Calverton, MD - A new MEASURE DHS Comparative Report finds persistent high levels of sexual risk-taking, low levels of condom use, and inadequate coverage of voluntary counseling and testing in sub-Saharan Africa. The report highlights large differentials between women and men and wide variations among countries in many attitudes and behaviors concerning HIV.
Recent Changes in HIV-Related Knowledge and Behaviors in Sub-Saharan Africa, published by ICF Macro, summarizes levels and recent changes in 69 indicators of HIV-related knowledge, attitudes, and behaviors of women and men age 15-49 in 23 sub-Saharan countries. Data come from the two most recent rounds of population-based, nationally representative Demographic and Health Surveys.
Overall, condom use has increased somewhat in recent years, but remains very low. In most of the sub-Saharan countries surveyed, less than 25 percent of men and less than 10 percent of women report using a condom at last sex in the year before the survey, and even fewer report using condoms consistently.
Although the percentage of respondents who know where to get tested for HIV is substantial in many countries in east Africa and southern Africa, the percentage who have ever been tested for HIV and received test results is quite low in most countries studied, at below 25 percent. For countries with data from both the earlier and more recent surveys, sizeable increases in the knowledge of where to get tested for HIV have occurred among both women and men.
Many people, especially men, say that they are at no risk or low risk of HIV infection, even though they have had multiple lifetime sexual partners. Men are much more likely than women to report multiple sexual partners in their lifetime, as well as in the year before the survey. Men are also much more likely than women to report non-spousal sex. In recent years, the percentage of women reporting multiple partnerships has remained stable or declined slightly in most sub-Saharan countries, but the percentage of men reporting multiple partnerships has remained high or has increased in several countries, especially in west Africa.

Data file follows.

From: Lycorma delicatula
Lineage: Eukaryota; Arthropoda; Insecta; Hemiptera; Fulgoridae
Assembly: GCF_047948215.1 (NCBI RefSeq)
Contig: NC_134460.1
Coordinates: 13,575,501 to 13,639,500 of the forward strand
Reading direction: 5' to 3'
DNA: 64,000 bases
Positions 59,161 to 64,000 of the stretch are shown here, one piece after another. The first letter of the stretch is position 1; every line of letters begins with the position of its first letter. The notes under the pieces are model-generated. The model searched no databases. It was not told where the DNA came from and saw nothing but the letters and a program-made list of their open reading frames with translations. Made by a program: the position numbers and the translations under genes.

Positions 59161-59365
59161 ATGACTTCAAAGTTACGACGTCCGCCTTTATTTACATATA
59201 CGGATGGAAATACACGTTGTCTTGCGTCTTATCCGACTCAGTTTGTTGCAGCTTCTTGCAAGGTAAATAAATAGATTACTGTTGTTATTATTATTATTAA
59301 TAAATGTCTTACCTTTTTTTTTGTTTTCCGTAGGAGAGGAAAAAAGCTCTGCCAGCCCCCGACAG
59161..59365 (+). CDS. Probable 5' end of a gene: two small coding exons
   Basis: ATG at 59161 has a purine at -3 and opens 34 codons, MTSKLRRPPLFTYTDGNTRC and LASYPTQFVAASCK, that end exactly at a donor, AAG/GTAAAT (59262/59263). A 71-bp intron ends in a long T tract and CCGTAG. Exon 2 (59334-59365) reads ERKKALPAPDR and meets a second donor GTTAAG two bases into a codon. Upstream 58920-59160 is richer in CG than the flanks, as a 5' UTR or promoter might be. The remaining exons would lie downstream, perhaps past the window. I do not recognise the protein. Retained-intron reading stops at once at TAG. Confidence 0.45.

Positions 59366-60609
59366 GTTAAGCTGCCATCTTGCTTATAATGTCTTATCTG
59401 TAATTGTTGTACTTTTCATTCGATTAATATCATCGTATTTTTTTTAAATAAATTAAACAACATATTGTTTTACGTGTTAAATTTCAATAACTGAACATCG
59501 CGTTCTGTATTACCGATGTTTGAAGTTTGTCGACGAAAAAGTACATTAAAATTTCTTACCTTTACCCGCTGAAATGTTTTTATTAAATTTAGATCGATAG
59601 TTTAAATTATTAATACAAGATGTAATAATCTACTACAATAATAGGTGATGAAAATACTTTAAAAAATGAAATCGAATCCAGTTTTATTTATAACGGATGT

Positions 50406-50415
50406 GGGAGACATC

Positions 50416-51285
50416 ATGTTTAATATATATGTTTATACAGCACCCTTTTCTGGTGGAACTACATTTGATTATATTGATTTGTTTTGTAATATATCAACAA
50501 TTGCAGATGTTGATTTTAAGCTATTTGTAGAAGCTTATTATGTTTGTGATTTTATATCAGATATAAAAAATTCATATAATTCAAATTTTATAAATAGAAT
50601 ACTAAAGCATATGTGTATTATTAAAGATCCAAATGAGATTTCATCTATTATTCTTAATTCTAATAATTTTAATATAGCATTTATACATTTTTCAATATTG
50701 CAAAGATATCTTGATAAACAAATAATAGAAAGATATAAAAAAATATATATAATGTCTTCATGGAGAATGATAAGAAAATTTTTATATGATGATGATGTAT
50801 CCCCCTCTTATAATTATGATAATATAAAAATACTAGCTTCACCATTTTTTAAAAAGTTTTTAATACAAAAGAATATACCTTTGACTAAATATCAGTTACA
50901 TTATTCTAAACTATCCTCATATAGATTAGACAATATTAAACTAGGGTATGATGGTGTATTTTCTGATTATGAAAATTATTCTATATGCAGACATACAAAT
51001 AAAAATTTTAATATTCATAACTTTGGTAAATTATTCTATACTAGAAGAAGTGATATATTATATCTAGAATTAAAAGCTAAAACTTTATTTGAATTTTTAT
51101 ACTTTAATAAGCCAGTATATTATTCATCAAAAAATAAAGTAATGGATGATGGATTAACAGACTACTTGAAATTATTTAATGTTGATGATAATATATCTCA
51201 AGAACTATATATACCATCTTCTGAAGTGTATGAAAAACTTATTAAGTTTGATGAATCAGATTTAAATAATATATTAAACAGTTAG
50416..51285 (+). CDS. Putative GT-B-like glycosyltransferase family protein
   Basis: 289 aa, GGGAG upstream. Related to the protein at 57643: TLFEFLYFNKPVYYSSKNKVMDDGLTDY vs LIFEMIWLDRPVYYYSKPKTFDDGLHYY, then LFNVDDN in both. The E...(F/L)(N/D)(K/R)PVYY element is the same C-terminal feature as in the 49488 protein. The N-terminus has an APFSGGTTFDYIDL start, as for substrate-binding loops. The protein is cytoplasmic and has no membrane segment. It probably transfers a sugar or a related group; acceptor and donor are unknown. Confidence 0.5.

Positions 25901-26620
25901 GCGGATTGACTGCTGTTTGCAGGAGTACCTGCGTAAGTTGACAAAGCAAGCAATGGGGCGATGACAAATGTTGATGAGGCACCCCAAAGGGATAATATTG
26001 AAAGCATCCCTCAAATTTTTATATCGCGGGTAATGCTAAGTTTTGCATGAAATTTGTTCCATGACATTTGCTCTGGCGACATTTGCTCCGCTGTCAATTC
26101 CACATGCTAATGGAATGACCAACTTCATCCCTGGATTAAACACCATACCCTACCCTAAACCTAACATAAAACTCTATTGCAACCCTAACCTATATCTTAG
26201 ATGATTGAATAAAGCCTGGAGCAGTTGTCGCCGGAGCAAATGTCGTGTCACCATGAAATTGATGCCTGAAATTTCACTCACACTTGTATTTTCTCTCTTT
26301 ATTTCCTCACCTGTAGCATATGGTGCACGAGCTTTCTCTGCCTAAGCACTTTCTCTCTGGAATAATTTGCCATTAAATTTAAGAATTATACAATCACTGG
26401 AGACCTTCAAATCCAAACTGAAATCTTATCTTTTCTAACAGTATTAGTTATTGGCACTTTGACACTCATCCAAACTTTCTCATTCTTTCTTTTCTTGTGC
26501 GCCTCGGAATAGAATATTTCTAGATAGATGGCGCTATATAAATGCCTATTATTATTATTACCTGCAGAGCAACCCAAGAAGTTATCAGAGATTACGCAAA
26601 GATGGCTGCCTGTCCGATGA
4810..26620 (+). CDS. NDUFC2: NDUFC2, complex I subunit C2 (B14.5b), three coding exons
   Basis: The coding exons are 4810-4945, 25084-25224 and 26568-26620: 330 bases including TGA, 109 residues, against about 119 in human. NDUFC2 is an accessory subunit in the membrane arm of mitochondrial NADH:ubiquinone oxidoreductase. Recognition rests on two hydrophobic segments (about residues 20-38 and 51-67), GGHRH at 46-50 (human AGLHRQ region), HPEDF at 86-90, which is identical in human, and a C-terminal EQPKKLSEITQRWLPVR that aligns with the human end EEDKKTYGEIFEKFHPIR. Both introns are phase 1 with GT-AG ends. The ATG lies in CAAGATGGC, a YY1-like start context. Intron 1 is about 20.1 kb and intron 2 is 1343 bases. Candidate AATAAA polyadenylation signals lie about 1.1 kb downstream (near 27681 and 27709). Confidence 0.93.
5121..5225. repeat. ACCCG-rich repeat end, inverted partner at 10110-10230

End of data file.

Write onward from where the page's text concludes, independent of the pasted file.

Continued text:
In most of the countries studied, knowledge about HIV prevention methods has increased in recent years, comparing the most recent surveys with the earlier surveys. However, many men and women still lack knowledge of specific prevention methods, including condom use, faithfulness to an uninfected partner, and abstinence.
Many respondents continue to have discriminatory attitudes toward people living with HIV. While the majority of adults interviewed say that they would care for an infected family member, only a minority would want others to know if someone in their own family were infected.
An overwhelming majority of adults agree that children age 12-14 should be taught to abstain from sex until they get married. In most countries, however, only about half of women and a slightly higher percentage of men say they would want children age 12-14 to be taught about condom use.
The report calls for strengthening HIV prevention programs in sub-Saharan Africa to provide a range of efforts focused on promoting safer sexual behavior. Also, reflecting the wide differences across countries and between women and men, the report suggests a need for policies and programs that are context-specific and gender-sensitive in their approach to HIV prevention, treatment, and care.
The Demographic and Health Surveys are funded by the United States Agency for International Development through the MEASURE DHS project, part of ICF Macro.